2. Big data security analytics is a solution, not a product. Even if you know all of the topics listed above, you still have to figure out how to glue it all together in your organization. What data should you collect? How will you collect it? Do you have the right processes and procedures to design, deploy, and operate big data security analytics? Where do you start and how do you proceed? This is antithetical to the historical security practices at many firms who've simply reacted to new threats by purchasing the latest security widget Du Jour. Unfortunately, this tactical approach won't work here -- the questions listed above can't be circumvented or ignored. Note to CISOs: If a vendor tells you it has a turnkey solution, show them the door as fast as you can!
3. Security analysts will need to be sold on new types of analytics tools. Security analysts working in the SOC are a quirky crew. In general, they are cynical, highly-technical, impetuous, and independent. They tend to base their security analysis on instincts and follow an asymmetric investigation process that involves open source tools, Excel pivot tables, and scripts. These folks are really good at what they do but often fully-utilized with little wiggle room for more work. Oh yeah, it's also really hard to recruit and hire them as well. The SOC and security analyst team needs to fully support and buy into any big data security analytics project from start to finish. Smart CISOs will make sure that vendors provide trainers with skills and experience that align with this team. Furthermore, security analysts must be willing to change processes and workflow for investigations to fully utilize big data security analytics systems.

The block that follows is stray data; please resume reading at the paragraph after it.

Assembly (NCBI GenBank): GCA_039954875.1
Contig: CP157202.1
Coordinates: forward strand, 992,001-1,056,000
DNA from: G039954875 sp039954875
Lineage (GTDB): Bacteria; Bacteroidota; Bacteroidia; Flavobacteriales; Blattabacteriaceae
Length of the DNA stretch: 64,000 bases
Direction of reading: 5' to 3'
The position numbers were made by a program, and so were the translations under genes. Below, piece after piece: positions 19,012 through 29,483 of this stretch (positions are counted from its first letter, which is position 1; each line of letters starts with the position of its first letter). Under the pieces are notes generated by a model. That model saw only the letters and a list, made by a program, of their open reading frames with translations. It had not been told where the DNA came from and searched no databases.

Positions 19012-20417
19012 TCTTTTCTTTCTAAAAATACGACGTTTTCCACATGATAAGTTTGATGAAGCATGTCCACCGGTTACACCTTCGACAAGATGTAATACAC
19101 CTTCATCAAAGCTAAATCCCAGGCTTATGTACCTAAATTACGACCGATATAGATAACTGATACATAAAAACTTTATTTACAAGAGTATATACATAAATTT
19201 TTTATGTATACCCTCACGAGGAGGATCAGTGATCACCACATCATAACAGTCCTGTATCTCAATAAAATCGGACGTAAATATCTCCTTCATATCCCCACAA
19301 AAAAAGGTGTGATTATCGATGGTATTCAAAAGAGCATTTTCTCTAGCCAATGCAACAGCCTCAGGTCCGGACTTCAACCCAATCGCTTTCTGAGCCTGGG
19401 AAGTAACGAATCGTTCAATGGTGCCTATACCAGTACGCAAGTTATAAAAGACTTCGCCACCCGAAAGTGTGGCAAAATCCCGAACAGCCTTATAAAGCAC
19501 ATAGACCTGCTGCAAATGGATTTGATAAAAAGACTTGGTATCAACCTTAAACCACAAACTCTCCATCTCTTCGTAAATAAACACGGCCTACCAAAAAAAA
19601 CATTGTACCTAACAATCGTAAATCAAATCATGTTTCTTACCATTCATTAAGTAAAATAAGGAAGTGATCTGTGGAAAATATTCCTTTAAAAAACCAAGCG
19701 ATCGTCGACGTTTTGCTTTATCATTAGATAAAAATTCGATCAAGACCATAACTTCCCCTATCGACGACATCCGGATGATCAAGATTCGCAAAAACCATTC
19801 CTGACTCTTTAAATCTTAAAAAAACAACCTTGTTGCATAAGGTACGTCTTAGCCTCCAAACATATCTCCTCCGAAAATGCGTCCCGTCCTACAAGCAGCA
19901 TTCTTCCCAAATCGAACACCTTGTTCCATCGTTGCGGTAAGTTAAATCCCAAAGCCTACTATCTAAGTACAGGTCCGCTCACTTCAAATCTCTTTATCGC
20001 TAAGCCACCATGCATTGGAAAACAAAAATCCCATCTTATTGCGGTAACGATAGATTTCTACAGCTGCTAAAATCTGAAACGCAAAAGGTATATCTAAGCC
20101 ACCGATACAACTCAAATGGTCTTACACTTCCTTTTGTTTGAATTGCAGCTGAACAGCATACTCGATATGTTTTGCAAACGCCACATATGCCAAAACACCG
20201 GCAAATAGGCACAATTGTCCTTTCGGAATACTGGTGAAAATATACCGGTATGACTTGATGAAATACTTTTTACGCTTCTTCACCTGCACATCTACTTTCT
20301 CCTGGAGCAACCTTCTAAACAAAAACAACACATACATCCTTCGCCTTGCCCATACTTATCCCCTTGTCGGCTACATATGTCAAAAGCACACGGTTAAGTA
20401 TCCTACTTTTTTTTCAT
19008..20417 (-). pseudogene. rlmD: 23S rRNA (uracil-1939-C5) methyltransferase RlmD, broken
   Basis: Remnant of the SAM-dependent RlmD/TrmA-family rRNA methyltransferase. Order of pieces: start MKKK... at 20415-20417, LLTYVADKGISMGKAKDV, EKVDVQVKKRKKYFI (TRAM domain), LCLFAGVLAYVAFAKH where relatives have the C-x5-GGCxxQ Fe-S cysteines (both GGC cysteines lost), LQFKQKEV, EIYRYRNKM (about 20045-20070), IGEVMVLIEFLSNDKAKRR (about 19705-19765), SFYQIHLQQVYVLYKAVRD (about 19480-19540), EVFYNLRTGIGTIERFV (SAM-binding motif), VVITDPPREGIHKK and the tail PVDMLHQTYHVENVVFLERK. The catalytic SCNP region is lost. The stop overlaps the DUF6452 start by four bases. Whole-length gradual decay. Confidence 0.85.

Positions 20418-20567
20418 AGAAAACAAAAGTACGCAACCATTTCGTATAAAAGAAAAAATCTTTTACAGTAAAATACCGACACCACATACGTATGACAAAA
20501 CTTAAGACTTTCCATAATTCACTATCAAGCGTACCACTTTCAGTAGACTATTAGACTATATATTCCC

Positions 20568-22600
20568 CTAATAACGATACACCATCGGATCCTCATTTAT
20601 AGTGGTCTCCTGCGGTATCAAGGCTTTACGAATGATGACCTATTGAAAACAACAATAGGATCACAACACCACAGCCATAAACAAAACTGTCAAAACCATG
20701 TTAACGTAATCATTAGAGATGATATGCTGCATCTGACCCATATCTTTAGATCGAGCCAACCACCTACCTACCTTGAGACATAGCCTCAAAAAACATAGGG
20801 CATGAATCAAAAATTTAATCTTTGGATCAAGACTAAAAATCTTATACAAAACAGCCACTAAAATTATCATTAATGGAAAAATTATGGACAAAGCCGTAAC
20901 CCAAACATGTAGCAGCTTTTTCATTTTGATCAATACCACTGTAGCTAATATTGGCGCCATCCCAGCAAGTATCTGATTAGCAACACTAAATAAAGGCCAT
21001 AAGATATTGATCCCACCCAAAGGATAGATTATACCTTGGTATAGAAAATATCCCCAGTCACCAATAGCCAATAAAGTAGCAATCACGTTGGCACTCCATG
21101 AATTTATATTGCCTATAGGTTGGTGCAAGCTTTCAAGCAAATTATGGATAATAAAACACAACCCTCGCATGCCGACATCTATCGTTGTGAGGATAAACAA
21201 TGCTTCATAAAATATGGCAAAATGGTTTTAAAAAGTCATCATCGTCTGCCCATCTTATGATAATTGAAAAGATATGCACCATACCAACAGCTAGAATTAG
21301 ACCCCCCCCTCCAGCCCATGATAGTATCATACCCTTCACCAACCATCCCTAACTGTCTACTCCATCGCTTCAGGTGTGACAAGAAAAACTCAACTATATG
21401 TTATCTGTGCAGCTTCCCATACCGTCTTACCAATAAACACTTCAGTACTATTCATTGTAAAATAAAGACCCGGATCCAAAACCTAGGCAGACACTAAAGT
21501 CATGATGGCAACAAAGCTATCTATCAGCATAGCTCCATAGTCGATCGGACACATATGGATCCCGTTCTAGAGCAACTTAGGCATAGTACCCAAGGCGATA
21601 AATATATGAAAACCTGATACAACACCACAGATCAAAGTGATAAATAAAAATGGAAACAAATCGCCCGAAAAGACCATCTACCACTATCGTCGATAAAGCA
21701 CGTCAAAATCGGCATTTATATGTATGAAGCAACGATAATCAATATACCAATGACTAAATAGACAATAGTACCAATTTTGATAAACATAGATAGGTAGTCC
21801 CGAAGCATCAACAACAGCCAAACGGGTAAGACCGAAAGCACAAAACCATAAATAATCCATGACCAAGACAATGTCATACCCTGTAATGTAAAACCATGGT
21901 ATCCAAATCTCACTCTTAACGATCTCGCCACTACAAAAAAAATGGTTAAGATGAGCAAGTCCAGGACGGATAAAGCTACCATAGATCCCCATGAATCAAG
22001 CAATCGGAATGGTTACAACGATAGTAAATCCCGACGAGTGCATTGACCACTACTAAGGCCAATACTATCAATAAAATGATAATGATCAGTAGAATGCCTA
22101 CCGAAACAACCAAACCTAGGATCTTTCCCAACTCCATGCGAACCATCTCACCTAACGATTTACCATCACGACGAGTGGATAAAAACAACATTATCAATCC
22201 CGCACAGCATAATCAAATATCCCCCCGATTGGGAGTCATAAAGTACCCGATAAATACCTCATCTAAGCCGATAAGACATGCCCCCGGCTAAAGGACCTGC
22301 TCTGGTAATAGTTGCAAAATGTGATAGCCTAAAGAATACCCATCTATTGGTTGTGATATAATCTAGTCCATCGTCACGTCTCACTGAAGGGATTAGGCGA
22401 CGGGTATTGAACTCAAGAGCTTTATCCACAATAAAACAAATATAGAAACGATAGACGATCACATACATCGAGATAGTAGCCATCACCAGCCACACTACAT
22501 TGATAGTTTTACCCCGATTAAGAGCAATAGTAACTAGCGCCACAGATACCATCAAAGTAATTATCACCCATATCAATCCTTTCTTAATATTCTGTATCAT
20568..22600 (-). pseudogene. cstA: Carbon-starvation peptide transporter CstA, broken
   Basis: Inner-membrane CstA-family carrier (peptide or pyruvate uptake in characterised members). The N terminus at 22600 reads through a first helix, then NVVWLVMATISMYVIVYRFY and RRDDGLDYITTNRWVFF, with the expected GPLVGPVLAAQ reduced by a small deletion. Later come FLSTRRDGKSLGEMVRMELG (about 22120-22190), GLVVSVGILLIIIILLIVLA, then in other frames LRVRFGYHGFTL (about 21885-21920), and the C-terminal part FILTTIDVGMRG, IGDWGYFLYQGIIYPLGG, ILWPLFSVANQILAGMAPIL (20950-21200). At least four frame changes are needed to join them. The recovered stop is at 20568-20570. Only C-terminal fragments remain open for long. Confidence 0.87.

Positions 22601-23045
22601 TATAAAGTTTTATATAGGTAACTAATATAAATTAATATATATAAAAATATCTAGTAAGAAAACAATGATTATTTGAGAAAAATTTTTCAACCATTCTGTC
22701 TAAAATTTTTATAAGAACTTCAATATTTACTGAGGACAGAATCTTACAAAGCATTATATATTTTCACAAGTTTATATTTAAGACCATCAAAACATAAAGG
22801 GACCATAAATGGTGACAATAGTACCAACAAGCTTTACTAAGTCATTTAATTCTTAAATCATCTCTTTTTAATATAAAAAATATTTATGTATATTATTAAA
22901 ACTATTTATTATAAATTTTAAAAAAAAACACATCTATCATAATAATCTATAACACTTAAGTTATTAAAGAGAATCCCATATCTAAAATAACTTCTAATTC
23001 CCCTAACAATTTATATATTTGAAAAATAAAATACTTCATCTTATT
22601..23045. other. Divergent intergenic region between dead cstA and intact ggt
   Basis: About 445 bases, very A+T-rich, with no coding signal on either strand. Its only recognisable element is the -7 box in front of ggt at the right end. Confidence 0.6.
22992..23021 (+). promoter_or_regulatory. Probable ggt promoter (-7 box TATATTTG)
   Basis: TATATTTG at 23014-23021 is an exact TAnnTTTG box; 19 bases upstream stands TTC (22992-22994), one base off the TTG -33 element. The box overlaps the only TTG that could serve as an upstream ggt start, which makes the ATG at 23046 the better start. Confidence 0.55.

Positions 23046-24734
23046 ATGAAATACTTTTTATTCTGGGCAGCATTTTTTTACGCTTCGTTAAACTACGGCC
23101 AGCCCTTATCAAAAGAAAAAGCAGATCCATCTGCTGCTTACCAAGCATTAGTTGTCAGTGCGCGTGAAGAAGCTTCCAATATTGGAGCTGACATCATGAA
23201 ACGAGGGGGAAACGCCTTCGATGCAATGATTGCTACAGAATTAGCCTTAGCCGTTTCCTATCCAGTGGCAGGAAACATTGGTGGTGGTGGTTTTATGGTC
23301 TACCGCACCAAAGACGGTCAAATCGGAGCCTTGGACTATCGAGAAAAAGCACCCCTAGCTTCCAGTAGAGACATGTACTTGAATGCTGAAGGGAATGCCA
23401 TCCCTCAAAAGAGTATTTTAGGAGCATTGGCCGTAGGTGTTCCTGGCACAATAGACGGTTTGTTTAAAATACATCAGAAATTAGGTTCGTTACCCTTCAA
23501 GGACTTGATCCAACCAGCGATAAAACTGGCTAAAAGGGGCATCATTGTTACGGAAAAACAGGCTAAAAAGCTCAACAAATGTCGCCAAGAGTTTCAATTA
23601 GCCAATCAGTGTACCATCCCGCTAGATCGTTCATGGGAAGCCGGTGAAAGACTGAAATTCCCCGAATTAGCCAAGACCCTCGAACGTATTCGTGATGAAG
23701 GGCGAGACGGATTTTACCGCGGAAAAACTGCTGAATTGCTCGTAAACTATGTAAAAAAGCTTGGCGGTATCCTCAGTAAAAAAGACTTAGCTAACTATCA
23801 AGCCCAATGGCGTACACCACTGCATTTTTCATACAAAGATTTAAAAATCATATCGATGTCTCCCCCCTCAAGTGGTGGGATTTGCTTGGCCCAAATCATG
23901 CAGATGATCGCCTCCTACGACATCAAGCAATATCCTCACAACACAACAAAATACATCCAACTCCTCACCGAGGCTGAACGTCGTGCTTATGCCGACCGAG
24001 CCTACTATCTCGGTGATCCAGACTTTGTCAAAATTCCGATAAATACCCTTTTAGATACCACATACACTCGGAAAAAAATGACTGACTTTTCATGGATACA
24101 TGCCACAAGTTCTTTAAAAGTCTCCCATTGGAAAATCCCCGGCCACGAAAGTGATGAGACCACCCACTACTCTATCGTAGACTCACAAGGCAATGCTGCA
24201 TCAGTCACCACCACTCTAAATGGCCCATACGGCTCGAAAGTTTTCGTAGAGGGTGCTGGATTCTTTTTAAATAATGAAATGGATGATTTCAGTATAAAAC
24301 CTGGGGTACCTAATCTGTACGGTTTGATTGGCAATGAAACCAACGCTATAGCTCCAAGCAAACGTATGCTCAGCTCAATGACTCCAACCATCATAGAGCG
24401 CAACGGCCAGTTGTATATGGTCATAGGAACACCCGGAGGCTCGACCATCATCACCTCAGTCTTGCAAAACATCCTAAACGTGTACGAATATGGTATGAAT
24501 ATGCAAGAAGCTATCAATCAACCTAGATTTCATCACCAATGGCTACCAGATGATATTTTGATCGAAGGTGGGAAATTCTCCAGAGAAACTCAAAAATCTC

On balance, I expect strong interest and growing revenue for big data security analytics solutions in 2014. Nevertheless, there is lots of work ahead. Vendors must prepare for enterprise challenges with the right services, communications, education, architectures, and industry partnerships to help CISOs navigate through complex planning, deployment and operations. Alternatively, enterprise organizations must go into big data security analytics projects with eyes wide open, and be ready for a lot of technical details, architectural decisions, and process changes.
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